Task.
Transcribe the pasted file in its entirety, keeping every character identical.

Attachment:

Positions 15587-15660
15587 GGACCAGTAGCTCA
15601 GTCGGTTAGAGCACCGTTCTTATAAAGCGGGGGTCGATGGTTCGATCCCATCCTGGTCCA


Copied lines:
Positions 15587-15660
15587 GGACCAGTAGCTCA
15601 GTCGGTTAGAGCACCGTTCTTATAAAGCGGGGGTCGATGGTTCGATCCCATCCTGGTCCA